In the summertime she had lots of land to play on and explore.  But she spent most of her time by the small lake.

Today the lake is part of a large housing addition, but the flavor of the land is still there.  And most of the land is now a large lake build by the Core of Engineers.  There is at least one house still standing, or at least it was left standing when the water came in.  One early summer day by this lake she met her new friend Mowana-Winky.

Mowana-Winky lived in the jungle, with not a care in the world. Life was very simple. Nothing controlled Mowana-Winky. A day would begin with a stretch. Since no real duties go with the days events, hunger is the only guideline to action. Unless of course… it’s raining. The rain cleans and refreshes. Mowana-Winky liked rain. It was assurance that things were normal. And, time to laze away. The one aspect of Mowana-Winky’s life that was of the utmost importance was – the ocean. Being in the water calmed and put Mawana-Winky at ease. Water is a life force, a source of all potential. What was it about the water that drew Mowana-Winky? Something deep in the soul, in the unconscious. A mystery but a comfort.

 

She could be quoted later in life saying, “if it weren’t for my imaginary life I’d have no life at all.”  She always said it with a smile.  Because she did have a life, but she just wasn’t sure where she fit in the life that she was born into.   And she wanted to make sure that the people in her life didn’t feel discounted or that they meant any less to her than they felt.  Feeling a part of something was important to her so she knew it had to be important to others.

Mowana wasn’t that type of friend that they called “imaginary friend”.   Mowana wasn’t created because of a traumatic experience.  She was kind of bored one day by the lake and the name Mowana-Winky popped into her head.  She thought that Mowana should be like her.  Life seemed simple, she liked water and liked looking at pictures of the ocean.  She hoped to see the ocean for real one day.   Maybe she would get to go on one of her father’s trips and see the ocean then.  She had her father to take her on one of this trips and he always said, “not this time Fish.”  Yes he called her Fish.  Since she was a baby she love the water, loved being in the bathtub, floating and listening to the sound her ears made under the water.  Researchers say that imaginary friends are common and are not a red flag like some have thought.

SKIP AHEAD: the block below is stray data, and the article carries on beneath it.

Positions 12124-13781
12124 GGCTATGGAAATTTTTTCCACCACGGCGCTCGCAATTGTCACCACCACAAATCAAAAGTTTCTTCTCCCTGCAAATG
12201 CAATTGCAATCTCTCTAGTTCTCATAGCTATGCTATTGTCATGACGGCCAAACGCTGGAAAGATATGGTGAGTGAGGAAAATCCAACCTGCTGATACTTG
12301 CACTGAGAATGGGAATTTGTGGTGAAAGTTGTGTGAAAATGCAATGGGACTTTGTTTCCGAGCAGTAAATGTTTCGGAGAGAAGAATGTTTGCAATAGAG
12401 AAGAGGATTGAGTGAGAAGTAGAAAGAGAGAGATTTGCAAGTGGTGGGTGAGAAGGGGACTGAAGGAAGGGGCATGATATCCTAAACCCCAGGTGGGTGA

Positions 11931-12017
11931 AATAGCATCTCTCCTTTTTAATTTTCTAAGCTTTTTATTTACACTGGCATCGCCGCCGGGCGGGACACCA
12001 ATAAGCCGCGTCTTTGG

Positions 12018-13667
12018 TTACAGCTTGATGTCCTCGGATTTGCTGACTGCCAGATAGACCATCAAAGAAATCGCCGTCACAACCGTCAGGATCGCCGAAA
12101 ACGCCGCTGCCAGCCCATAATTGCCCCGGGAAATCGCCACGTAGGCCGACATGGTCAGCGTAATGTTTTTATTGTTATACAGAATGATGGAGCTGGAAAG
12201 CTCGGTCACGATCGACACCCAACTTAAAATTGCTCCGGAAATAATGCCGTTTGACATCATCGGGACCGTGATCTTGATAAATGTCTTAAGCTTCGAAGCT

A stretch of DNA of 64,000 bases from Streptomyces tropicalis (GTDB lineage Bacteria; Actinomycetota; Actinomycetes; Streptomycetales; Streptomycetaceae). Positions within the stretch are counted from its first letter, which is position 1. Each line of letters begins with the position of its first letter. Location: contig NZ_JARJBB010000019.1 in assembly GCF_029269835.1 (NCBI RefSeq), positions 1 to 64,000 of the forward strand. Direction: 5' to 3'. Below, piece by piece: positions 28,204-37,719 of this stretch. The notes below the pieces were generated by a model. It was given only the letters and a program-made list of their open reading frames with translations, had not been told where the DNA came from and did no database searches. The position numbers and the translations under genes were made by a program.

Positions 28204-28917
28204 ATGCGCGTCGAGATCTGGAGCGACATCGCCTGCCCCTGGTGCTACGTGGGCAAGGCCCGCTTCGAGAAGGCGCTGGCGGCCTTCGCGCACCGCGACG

You might be wondering now if those banana’s she was off to get that day were for Mowana.  That day she hadn’t thought about Mowana.  She thought  about almost everything else that day.

That day she couldn’t get that nice young man with the brief case out of her mind.  Why did he only have maps in his case?   She thought, maps can give you a sense of purpose because you can see where you are in two ways.  Once on the map and once as you are in that very place.  It has to feel comforting in a way to be so sure where you are.  To really know where you are.  Now if you could have a map that helped with who you were.  Parts of who you are aren’t hard.  You’re young or old, tall or short, skinny or not, male or female, but who are we?

Sometimes people will say, “I’m Ben Franklin”.  Well that’s your name, but who are you?

Okay, back to the bananas.  Wednesday was just another day.  Now before we get to much further it needs to be clear that she doesn’t live by any kind of regiment or schedule.  It is what happens to hit her at any given moment.  Except for bananas on Wednesday day.  So don’t make a big deal out of it alright?!

Okay, so she thought about the care and thought that must have gone behind the reasoning of laminating maps.  Sure it keeps them clean and they don’t rip at the folds.  But that’s what makes a map cool.  The wear and tear of the paper the diminishing lines that mark the streets and towns.  The disappearance of places just like in real life.  She worked with a woman once whose brother-in-law was a mapmaker.  She never asked but wondered if he worked from an airplane?  After all how could you really do a good job with out seeing the entire thing?  There had to be pictures at least.

Mowana-Winky popped in and out of her life from the day she met her.  Mowana was quiet like she was and didn’t need a lot of taking care of.  She for a young one was pretty self-sufficient she thought, even for an 8 year old.  But a close eye was always on her.  There was a lot of land and trees to wonder and get lost in.  Even thought she never went far, usually to the lake, someone was always near.

When she was ten she was allowed to use the small boat that was on the lake.  But she had to take lessons on how to be safe.  She thought that kind of odd since it was just a lake and not the ocean.  It didn’t have the big waves like the ocean and you could see the other side of the lake unlike the ocean.  At least the pictures she had seen of the ocean, she was never able to see the other side.  So she knew that it was big.  She thought it would be great to just row out and lay in the bottom of the boat and watch the clouds roll by.  And listen to the water slap the bottom and side of the boat.

Lessons were fun and easy.  Fun because her father actually was the one who taught her to use the boat and took her out three days in a row.  Now as she thinks back it his lessons where easy and not complicated at all.  And he spent more time just rowing around the lake than talking about how to be safe.  It was then that she knew her father liked the water as much as she did.  He started to tell her stories of ocean liner’s and big boats on the ocean.  He told her about the ocean liner he went on when he was a little boy.  When he was eight his mother’s father passed away and they left New York for England on the Queen Mary.